The first official ceremony was held May 8 when the Smyrna Lodge # 532 of the Free and Accepted Masons of California hosted a Cornerstone Laying Ceremony. At the ceremony a 50-year time capsule filled with memorabilia relating to Ceres was planted. The capsule is slated to be opened by the city on May 9, 2059.

The center will be the site of the Saturday evening "Red, White and Blue Gala," a semi-formal gala. The event will be hosted by the three largest service clubs in Ceres: The Ceres Lions, Ceres Rotary and Soroptimist International of Ceres. Tickets will be $50 per person and will include appetizers, dinner, dancing, dessert, and a raffle. The evening attire event will be held from 6 p.m. to 11 p.m.,

Tickets may be purchased from club members and also at Bank of the West in Ceres or Strickler Real Estate. Those who would like to purchase a table or donate to the event, may call gala committee chair Bonnie White Silveria at 668-9367 or 568-7890.

The center has been nearly a decade in the making. The Courier first published its first story on the community's desire for a community center on Nov. 3, 1999 in "Ceres focuses on community center." In a Dec. 22, 1999 article, "City wins grant to study community center" then City Manager Tim Kerr spoke about the differences between a community center and the existing American Legion Memorial Building. Kerr was quoted as saying, "When I think of the American Legion Hall I think of a large gathering place. The difference I would make is this would be more of a multi-purpose facility, maybe with a large number of rooms, smaller offices. I think there is a need in the community to provide permanent homes to groups who don't have a home."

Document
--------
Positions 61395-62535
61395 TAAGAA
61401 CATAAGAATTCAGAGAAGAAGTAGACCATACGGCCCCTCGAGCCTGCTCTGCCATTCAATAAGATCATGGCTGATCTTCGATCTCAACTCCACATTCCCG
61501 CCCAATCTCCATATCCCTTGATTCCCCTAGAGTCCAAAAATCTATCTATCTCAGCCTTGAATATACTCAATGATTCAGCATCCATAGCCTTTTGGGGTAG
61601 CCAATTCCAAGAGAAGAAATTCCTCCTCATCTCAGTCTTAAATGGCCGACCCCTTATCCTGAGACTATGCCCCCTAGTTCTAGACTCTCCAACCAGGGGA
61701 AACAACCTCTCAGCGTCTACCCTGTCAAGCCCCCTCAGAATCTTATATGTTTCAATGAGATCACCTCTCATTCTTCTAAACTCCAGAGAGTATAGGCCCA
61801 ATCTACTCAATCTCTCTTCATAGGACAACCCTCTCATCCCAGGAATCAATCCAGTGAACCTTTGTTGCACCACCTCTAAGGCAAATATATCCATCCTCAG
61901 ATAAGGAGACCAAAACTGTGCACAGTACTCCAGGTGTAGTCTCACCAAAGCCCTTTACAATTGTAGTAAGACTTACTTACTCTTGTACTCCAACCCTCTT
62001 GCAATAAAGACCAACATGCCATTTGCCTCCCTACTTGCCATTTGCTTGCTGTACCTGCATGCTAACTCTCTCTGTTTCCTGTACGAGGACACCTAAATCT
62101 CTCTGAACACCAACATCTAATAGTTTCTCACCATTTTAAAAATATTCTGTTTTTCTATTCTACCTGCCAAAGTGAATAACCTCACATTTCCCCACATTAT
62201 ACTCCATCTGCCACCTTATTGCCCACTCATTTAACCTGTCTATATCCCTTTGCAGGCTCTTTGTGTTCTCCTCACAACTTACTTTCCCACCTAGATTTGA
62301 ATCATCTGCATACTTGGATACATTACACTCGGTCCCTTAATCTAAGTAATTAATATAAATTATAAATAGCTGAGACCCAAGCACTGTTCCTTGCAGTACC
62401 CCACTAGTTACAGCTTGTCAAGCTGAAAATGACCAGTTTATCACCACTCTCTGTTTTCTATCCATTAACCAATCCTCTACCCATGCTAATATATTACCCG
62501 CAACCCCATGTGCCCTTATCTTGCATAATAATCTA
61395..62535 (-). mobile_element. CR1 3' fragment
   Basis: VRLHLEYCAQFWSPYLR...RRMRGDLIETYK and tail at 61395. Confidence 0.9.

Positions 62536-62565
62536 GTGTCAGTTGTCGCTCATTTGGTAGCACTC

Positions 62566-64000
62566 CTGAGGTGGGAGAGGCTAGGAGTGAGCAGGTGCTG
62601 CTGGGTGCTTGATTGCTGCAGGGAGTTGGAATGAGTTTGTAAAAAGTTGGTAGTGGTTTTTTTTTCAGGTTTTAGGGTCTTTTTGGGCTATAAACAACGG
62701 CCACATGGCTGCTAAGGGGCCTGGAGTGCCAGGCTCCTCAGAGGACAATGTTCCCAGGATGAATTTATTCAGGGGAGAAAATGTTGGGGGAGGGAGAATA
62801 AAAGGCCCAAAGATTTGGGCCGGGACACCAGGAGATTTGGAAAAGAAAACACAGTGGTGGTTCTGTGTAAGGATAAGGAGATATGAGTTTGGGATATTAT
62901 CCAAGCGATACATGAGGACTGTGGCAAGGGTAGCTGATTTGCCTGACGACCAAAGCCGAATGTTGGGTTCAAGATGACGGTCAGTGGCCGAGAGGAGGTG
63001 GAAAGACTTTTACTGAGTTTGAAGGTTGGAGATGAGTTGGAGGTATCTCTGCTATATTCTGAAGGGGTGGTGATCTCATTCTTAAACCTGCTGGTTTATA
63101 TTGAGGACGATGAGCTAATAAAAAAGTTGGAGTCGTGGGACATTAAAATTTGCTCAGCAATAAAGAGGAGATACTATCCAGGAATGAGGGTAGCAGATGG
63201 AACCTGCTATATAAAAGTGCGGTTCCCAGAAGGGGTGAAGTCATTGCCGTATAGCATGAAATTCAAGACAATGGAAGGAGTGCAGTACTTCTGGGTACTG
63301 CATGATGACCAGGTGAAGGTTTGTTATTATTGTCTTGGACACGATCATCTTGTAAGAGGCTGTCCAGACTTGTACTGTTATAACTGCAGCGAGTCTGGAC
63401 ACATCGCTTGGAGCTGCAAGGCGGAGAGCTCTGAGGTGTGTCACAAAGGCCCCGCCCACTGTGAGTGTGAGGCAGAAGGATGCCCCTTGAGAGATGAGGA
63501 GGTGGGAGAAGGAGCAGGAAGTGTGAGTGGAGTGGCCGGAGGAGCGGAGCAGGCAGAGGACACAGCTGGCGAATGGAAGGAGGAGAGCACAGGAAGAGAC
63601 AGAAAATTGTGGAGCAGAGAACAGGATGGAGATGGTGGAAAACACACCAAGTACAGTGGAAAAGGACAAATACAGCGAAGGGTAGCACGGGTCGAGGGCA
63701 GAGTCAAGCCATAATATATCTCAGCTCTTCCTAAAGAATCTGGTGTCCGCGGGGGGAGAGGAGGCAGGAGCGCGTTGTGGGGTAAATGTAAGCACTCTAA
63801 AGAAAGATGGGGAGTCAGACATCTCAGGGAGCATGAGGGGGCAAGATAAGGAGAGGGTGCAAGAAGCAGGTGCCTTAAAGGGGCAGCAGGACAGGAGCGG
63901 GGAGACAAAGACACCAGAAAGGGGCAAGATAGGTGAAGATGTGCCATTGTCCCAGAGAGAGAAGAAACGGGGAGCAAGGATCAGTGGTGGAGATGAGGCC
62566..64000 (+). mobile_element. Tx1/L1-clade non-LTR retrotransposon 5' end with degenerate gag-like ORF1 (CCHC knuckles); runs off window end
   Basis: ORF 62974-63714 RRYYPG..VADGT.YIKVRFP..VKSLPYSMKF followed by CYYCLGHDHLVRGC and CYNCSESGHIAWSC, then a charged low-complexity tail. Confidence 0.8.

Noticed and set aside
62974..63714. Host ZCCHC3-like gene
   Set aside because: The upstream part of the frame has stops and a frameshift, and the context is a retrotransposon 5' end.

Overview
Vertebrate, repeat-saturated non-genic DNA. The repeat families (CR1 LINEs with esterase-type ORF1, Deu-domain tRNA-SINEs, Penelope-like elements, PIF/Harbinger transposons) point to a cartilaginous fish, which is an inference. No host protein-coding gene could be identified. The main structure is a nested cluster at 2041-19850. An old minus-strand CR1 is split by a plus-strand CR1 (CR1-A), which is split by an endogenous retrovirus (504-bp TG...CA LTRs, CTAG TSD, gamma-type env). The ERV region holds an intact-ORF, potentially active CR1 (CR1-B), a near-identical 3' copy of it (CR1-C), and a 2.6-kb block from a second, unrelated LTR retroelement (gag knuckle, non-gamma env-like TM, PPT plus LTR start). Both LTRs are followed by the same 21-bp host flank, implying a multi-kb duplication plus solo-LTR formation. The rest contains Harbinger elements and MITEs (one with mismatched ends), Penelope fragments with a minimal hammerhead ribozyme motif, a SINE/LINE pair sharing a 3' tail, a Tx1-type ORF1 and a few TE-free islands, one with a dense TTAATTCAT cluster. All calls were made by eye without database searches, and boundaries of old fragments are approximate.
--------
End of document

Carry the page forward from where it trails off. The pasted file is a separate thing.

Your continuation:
Now that construction phase is over, Doug Lemcke, director of Parks and Recreation, will be concentrating on promoting the use of the facility.

"The goal is to bring in $80,000 to $100,000 in revenue a year to offset operating costs," said Lemcke.

Most cities find that community centers are a financial drain on the city budget. Ceres officials expect losses for the first couple of years ($128,261 the first year, and $110,516 the second year and an estimated $100,000 the third year) but hope the center can become self-sufficient. To cover losses for three years the city crafted a plan to free up $374,000 in Ceres Redevelopment Agency funds to fund the center's operating deficit for three years. How did they do it? They sold the historic Daniel Whitmore home - the first ever home built in Ceres - to the CRA.

To get out word that the center can be rented for wedding receptions, anniversary and birthday parties and business seminars, the city will be posting a virtual tour on the city website.

Due to budget problems at City Hall, the city has scrapped plans to hire a full-time and part-time coordinators. Existing staff of Lemcke, Cara Butler, Cambria Pollinger and Traci Dayton-Farris will set up office in the center to help run programs.

Besides private rentals, the center will be the hub of community activities such as medical screenings, seminars and other events. The center also offers a senior lounge for games and TV screen as well as an upstairs teen room.

The city is trying to generate funds by selling room-naming rights to businesses and corporations for $2 per square foot per year. The large assembly room could be named for $10,000 a year, estimated Lemcke.